Visiting Angels Detroit has been providing care to seniors who want to remain in their homes since 2005. Our inspiration for providing this important service was Oliver “Bo” Kenyon.
Uncle Bo was our father’s older brother. A WW II veteran, he retired from Ford Motor Company, then started a business delivering medical supplies.
After his wife died, Uncle Bo began having serious health issues, including high blood pressure, gout, congestive heart failure and extreme edema. Eventually, he moved from his Detroit home to an assisted living facility.
For three years, our family was Uncle Bo’s primary caregivers. We arranged home visits, prepared meals, performed household chores and helped with his finances. On his behalf, we consulted with social workers, doctors, lawyers and social and government agencies.
It wasn’t until Uncle Bo died a few days before Christmas 2002 that we heard about Visiting Angels. If only we had known that their caregivers could have provided peace of mind for him and his concerned family members!
Eventually, we decided that the best way to honor our uncle was to help care for seniors like him who want to remain in their homes.
Today, we are the only African American-owned Visiting Angels franchise in Michigan. That matters in a city like Detroit, our primary territory, where more than 80 percent of the residents are black.
Another important fact: African Americans “are two times more likely to develop late-onset Alzheimer's disease than whites and less likely to have a diagnosis of their condition, resulting in less time for treatment and planning,” according to the Alzheimer’s Association.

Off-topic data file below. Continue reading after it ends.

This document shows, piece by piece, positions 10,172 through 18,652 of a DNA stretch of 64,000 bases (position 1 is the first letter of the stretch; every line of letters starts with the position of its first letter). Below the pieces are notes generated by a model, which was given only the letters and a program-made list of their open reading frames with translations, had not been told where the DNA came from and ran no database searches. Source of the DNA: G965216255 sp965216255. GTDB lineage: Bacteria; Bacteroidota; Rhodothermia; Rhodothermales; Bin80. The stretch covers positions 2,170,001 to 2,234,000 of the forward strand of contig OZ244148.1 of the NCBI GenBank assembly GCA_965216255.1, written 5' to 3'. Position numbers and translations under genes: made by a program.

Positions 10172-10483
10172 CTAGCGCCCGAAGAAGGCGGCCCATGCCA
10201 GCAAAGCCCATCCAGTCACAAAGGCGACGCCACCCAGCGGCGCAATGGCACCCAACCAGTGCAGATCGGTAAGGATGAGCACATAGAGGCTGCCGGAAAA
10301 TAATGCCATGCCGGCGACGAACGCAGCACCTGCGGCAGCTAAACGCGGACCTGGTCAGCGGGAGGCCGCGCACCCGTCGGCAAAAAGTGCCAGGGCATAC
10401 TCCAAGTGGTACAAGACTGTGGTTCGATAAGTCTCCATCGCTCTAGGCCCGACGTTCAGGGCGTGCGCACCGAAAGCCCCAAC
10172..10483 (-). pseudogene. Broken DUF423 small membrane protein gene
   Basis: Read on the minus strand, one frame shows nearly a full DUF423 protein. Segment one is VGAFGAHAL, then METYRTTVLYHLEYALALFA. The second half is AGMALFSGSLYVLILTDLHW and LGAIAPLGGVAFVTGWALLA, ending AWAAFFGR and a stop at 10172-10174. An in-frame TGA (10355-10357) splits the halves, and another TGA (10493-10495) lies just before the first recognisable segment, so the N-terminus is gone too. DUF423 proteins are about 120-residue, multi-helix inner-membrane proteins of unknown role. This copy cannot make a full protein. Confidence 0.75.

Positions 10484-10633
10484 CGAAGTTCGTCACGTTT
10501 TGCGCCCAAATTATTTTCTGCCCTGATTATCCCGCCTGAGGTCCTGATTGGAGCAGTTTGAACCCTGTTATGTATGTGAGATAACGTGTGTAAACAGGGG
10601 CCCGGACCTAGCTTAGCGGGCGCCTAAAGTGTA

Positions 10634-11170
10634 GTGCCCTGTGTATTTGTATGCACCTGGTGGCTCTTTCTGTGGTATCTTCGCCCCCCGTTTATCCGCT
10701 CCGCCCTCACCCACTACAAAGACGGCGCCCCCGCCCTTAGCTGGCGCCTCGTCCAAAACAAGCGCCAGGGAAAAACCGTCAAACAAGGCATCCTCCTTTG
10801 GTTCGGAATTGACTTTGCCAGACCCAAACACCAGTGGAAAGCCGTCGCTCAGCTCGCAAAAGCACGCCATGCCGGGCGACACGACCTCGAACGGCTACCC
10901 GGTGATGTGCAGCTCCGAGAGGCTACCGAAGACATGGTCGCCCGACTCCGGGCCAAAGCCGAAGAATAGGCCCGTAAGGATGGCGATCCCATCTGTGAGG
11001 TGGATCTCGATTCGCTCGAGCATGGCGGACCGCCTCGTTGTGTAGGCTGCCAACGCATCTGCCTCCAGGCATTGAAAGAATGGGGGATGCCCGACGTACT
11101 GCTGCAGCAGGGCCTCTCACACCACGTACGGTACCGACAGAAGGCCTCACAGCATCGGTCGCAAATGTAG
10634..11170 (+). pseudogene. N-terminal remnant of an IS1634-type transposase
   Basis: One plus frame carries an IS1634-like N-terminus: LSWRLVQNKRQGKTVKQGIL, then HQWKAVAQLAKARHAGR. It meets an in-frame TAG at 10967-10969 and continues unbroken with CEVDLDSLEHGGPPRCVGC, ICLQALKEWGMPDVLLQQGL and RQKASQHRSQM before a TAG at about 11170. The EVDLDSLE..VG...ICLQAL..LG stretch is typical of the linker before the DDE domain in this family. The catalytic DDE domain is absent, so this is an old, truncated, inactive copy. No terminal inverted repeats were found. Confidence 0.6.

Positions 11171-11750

We see that reality in our own family. Our mother, Mable Kenyon, was diagnosed with Alzheimer’s disease two years ago.
Home care, you see, is not just our family business. It’s what we live every day. It is our calling. Better than most, we understand the importance of the work that we do.
Certainly there are challenges. Detroit was once home to nearly 2 million people. That number has dropped to about 677,000 today. Unfortunately, nearly 40 percent of Detroiters have annual incomes below the federal poverty level.
Nevertheless, we are committed to working hard and compassionately to provide care to Detroit seniors who want to stay in their homes. We truly believe in our motto: “Every home needs a caregiver.”
Joyce K. Stallings, Director of Services